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Farmed Landscape at Bamburgh Photo: Iain Robson

Most of the land within the AONB is farmed, be it arable, livestock or fruit and vegetables. Mixed farming systems are the most commonly practiced where most farms have both arable and livestock.

The way in which the land is farmed shapes the landscape and the decisions made by farmers and landowners can directly influence the future of the AONB.

The AONB Partnership aims to provide advice to farmers, influence national agricultural policy (such as CAP reform) and support the production and sale of locally produced food.

The AONB is not a wooded landscape. Away from the river valleys and denes, where semi-natural ancient woodland is still present, the landscape is very much open and largely treeless, other than shelterbelts and hedgerow trees.


Advice to farmers

AONB Partnership staff are available to provide advice to farmers, landowners and agents. If you have any queries about managing your land in the AONB please contact us.

Farming Advice Service Helpline

The Farming Advice Service (FAS) includes and replaces the former Cross Compliance Advice Programme and provides land management advice to help you improve your economic and environmental performance on:

  • Cross Compliance
  • Nutrient Management
  • Competitiveness
  • Climate Change Adaptation and Mitigation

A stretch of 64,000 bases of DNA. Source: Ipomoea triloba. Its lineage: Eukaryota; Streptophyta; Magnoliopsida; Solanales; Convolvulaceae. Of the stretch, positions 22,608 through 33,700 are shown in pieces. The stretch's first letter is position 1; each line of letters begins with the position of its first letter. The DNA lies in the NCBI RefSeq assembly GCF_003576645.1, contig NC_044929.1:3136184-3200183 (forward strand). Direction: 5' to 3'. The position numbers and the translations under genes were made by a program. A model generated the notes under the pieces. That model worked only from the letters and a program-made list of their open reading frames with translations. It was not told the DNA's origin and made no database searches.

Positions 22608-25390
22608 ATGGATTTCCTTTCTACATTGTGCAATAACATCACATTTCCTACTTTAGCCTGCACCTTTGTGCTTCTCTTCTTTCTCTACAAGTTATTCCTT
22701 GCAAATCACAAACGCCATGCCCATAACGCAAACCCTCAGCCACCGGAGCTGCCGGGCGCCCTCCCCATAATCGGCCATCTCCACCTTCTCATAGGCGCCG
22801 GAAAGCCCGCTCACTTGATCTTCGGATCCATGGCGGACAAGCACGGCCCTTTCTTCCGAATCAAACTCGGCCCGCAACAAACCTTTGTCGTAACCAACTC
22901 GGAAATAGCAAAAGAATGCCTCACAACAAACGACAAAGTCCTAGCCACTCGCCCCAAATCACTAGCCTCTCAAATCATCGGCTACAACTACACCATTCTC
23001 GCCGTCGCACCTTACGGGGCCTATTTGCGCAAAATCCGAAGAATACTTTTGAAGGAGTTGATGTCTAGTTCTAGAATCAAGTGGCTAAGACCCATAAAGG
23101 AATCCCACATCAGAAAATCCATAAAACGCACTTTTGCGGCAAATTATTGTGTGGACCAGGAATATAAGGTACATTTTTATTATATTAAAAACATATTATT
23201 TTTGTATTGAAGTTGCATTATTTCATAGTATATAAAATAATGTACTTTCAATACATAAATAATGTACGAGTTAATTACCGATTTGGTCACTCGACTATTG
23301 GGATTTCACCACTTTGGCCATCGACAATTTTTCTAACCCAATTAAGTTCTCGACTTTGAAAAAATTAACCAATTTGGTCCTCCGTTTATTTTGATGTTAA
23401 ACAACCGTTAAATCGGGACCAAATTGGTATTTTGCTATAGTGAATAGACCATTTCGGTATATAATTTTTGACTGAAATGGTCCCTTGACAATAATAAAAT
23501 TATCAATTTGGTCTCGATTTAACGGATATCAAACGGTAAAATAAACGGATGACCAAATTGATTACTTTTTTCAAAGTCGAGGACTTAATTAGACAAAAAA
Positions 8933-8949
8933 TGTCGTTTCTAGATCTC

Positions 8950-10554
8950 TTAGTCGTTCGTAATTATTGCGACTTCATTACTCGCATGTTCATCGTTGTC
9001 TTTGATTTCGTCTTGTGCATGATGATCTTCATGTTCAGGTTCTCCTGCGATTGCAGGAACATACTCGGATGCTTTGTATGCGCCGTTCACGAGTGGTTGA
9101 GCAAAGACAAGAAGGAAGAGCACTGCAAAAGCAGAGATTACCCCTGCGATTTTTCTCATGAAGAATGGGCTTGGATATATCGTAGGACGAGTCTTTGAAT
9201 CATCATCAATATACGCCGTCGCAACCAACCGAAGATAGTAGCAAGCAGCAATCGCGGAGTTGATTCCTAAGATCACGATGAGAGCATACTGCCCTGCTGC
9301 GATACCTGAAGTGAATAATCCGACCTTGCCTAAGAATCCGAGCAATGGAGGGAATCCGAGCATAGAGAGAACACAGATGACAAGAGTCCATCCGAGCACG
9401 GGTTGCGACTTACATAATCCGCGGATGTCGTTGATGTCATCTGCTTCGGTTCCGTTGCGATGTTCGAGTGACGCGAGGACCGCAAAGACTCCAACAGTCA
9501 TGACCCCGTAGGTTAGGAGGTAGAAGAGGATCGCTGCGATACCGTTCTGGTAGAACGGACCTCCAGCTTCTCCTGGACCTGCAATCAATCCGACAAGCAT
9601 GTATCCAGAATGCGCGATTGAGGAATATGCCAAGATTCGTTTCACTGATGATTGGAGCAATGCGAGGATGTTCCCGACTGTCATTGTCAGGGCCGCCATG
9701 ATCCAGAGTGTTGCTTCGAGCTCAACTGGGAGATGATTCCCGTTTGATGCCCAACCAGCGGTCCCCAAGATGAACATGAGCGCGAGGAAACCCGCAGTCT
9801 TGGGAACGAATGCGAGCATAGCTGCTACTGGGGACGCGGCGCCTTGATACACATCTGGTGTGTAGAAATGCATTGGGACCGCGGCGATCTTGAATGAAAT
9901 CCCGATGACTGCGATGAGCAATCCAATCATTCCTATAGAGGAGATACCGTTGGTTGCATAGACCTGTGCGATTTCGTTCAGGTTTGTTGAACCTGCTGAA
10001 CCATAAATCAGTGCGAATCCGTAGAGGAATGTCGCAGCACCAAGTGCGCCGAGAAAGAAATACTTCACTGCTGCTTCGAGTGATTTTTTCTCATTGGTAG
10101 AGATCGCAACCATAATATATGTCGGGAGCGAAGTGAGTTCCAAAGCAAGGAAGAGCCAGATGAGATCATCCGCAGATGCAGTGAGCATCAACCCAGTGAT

Farming Advice Service website

Campaign for the Farmed Environment

We work closely with the Campaign for the Farmed Environment who are an industry led organisation that helps farmers to support the natural environment whilst still farming productively.

CFE organise events to provide information for farmers on a wide range of subjects.

CFE website

Farmland Bird Advice

Our Farmland Bird Advisory Project ran until 2012, it aimed to ensure that important habitats for farmland birds in the AONB are managed sympathetically. Although this project has come to an end, we are still pursuing the objectives of the project:

• targeted management for farmland birds in key areas through agri-environment scheme delivery
• to promote farmland bird conservation
• to provide specialist advice and training for farmers and advisors
• to provide support and commitment to help farmers deliver their agri-environment schemes


The landscape of the AONB is not a well-wooded one. In fact, much of the landscape is a wide-open, virtually treeless plain.

Where woodland does occur, it can be found in the wooded denes or river valleys or as recently planted coniferous shelterbelts.

AONB Partnership staff are happy to provide advice on woodland management:

  • Planting schemes
  • Woodland management plans
  • Felling and felling licences applications
  • Hedgerow management and hedgerow trees
  • Protected species such as bats and barn owls

Hedges and hedgerow management

There is an excellent resource called Hedgelink which provides information to farmers and land managers about looking after their hedges.

Hedgelink Website

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